How it works: there are several theories about how coffee can help prevent or protect against cognitive decline. One theory is that: caffeine prevents the accumulation of beta-amyloid plaque that can contribute to the onset and progression of Alzheimer’s disease. The researchers also theorize that because coffee consumption may be associated with a lower risk of type 2 diabetes, a risk factor for dementia, it also reduces the risk of developing dementia.

# 4 Coffee is healthy for your heart.
During a study, data from more than 37,000 people were analyzed over a 13-year period and it was found that moderate coffee drinkers had a 20 percent lower risk of heart disease compared to non-coffee drinkers.

How it works: there is evidence that coffee can promote heart health by protecting against arterial damage caused by inflammation.

# 5 Coffee can help curb certain types of cancer.
Men who drink coffee may have a lower risk of developing aggressive prostate cancer. In addition, new research from the Harvard School of Public Health suggests that drinking four or more cups of coffee a day decreased the risk of endometrial cancer in women by 25 percent compared to women who drank less than one cup up to date. Researchers have also found links between regular coffee consumption and the lowest rates of liver, colon, breast and rectal cancer.

How it works: polyphenols, antioxidant phytochemicals found in coffee, have shown anticancer properties in several studies and are believed to help reduce inflammation that could be responsible for some tumors.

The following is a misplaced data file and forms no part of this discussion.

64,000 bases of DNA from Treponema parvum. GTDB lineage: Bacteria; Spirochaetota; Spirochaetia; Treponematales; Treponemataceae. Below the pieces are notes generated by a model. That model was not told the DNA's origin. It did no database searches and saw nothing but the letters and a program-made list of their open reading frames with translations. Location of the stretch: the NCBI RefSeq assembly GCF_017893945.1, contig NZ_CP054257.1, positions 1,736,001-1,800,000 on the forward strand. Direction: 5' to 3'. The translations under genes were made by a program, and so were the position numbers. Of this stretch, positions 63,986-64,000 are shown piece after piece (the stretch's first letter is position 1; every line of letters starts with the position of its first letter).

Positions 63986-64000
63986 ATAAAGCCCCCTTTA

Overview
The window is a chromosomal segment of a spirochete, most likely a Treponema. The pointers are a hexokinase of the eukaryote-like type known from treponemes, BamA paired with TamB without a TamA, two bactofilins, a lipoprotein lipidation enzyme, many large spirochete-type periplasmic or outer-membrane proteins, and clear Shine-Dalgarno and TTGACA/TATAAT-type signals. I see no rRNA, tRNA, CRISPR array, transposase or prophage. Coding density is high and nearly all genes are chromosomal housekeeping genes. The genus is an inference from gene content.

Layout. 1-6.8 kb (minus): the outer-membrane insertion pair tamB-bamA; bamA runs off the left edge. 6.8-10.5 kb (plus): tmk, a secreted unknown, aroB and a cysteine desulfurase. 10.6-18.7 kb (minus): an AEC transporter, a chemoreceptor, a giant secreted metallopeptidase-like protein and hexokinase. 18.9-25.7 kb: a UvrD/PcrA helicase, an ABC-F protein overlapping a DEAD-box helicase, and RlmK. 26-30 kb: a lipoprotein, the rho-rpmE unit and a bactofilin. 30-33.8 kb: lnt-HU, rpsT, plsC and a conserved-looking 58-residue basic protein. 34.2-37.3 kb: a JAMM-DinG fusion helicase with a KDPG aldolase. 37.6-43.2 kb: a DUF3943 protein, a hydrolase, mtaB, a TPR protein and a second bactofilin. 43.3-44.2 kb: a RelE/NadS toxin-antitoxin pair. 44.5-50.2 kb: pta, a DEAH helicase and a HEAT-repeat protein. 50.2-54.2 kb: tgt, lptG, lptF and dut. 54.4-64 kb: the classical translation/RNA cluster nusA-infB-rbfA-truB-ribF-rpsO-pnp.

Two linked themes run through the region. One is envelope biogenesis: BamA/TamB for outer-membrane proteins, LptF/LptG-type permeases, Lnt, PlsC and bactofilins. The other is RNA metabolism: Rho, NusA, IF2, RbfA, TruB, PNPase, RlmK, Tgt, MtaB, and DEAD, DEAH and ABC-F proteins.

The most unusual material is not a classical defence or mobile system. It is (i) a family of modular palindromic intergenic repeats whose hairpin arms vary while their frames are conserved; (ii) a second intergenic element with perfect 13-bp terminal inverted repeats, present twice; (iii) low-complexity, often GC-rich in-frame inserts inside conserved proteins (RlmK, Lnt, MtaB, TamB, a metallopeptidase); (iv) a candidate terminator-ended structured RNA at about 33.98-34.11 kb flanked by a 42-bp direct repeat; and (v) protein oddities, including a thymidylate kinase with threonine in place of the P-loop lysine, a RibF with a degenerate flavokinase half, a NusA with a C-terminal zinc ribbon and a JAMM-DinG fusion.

# 6 Coffee can lower the risk of developing type 2 diabetes.
Many recent studies suggest an association between coffee consumption and a lower risk of diabetes. A study conducted in 2009 found that the risk of developing diabetes decreased by 7 percent for each daily cup of coffee. Previous epidemiological studies reported that heavy coffee drinkers (four or more cups a day) had a 50 percent lower risk of developing diabetes than casual drinkers or non-drinkers.

How it works: Scientists believe that coffee can be beneficial in keeping diabetes at bay in several ways:

1) By helping the body to use insulin and protect its producing cells, allowing an effective regulation of blood sugar.

2) Prevents tissue damage.

3) The fight against inflammation, a known risk factor for type 2 diabetes.

In addition, the caffeic acid found in coffee beans is particularly significant in the reduction of toxic accumulation of abnormal protein deposits, which are found in people with type 2 diabetes.

# 7 Your liver loves coffee.
It is true: in addition to reducing the risk of liver cancer, coffee consumption has been linked to a lower incidence of cirrhosis, especially alcoholic cirrhosis. A study in the Archives of Internal Medicine showed an inverse correlation between increased coffee consumption and a lower risk of cirrhosis, a 20 percent reduction for each cup consumed.

How it works: the scientists found an inverse relationship between coffee consumption and blood levels of liver enzymes. Elevated levels of liver enzymes generally reflect inflammation and damage to the liver. The more the coffee subjects drank, the lower their enzyme levels.